Calvin Klein has a released a new pillar in its fragrance collection this fall: Reveal, a "solar oriental" for women. It was developed for Calvin Klein by perfumers Jean-Marc Chaillan and Bruno Jovanovic (both of whom have created other fragrances for the brand) and its composition includes notes of "raw salt signature," pink pepper, black pepper, white pepper, orris, ambergris, solar accord, sandalwood, cashmeran and musk.
I honestly didn't expect to enjoy Reveal when I found it at a department store fragrance counter. I had no specific response to the ad campaign and video starring model Doutzen Kroes and actor Charlie Hunnam, other than a hunch that real-life voyeurism isn't as much fun as these two try to make it seem. I find Reveal's bottle — a swollen, pillow-like square that separates into a clunky metallic triangular cap and a ridiculously heavy glass bottle — even more awkward to handle than Euphoria's curvy lotus-inspired shape. I'm bored by the suggestion that Reveal "embodies the thrilling game of seduction between a man and a woman, the erotic possibility of a game between equals."
Once I'd smelled Reveal and tested it on my skin, however, I liked it, even though I really didn't understand the whole urban voyeurism/seduction theme of the video and print ads. Why doesn't the Reveal scenario unfold on a beach at sunset? According to French Vogue, Klein's "latest fragrance recalls hazy Summer sunsets and as the evening begins to cool, a touch of Cashmeran evokes the delicate warmth of a cashmere shawl upon the shoulders."1 That's a much more intriguing and accurate description than the ramblings about erotic games between equals.
Reveal is warm and translucent, and — to me, at least — more comforting than sexy. It does have a distinctive "salt signature," which it balances against a sweeter amber accord. I experienced the fragrance differently on two consecutive days. On an unseasonably cool summer day, the salty/iodine part dominated and smelled almost briny. (This reminded me of the fictional Calvin Klein fragrance named "The Beach" that was a plot point on Seinfeld back in the early 90s.) The next day was considerably warmer, and Reveal slipped more rapidly into its sweetish vanilla-sandalwood-musk dry down, although the saltiness never fully faded away. In between the saltwater top and the oriental base, there's a very smooth pepper effect and a similarly cleaned-up ambergris note.
If you already have a favorite fragrance with a more offbeat interpretation of marine notes and ambergris, like Hermès Eau des Merveilles, you may find Reveal a little safe and bland. It reminds me of more easygoing salt-air-and-sand scents like Rem de Reminiscence or CB I Hate Perfume's Mr. Hulot's Holiday. It's not identical to anything else I've smelled, but if you know a salt-and-sun-and-skin fragrance that seems similar to Reveal, do chime in. This fragrance really could be described as a "solar oriental" (it claims to be the first of this genre),2 and it has excellent longevity to boot.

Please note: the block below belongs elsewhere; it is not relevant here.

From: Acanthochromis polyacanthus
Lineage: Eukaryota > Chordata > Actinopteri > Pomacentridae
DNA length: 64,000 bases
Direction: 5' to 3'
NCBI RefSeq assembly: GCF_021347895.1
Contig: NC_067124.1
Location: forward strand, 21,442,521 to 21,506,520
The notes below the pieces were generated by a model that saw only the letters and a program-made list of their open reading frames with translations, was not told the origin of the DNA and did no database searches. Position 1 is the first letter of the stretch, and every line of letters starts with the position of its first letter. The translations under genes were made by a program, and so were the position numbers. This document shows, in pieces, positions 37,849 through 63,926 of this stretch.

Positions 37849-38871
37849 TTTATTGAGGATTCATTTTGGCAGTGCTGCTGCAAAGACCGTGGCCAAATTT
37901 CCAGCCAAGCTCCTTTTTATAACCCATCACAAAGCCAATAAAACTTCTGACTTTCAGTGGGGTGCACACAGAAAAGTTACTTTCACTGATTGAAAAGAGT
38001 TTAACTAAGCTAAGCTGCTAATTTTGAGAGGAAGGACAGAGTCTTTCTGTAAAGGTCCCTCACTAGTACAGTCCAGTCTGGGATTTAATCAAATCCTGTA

Where do I stand on Calvin Klein perfumes in general? Well, I've owned and enjoyed Euphoria since its release in 2006, and (dating myself here!) I have fond recollections of the years when I smelled Obsession at every party and dance I attended. I also liked Truth, which seemed to vanish from most fragrance counters soon after it was launched in 2000. However, none of the more recent releases (Beauty, Downtown, et al.) have made much of an impression on me. Unlike Downtown or the endless CK One flankers, this fragrance is reportedly aimed at women between the ages 25 and 49,3 which includes me. I think men in this (or any) age group could also wear Reveal. It feels contemporary, but it flirts with the edges of mainstream territory. I'm curious to see how it sells — will female customers fall for the unisex salty (and non-fruity-floral) top notes? Will they stick around for the more commercial woody-gourmand hints in the dry down? Only time will, er, reveal this fragrance's fate in the marketplace.
Calvin Klein Reveal is available as 30 ml ($50), 50 ml ($70) and 100 ml ($90) Eau de Parfum. A 9 ml rollerball ($24), 200 ml body lotion ($38) and 200 ml shower gel ($30) are also available.
1. Via Calvin Klein's Sunset Fragrance at Vogue France.
2. Ed. note. I did not do an exhaustive search, but Estee Lauder used the same term for Bronze Goddess Capri in 2012; suffice it to say Reveal is not the first.
3. Via Coty and Calvin Klein dare to bare with new feminine fragrance Reveal at Moodie Report.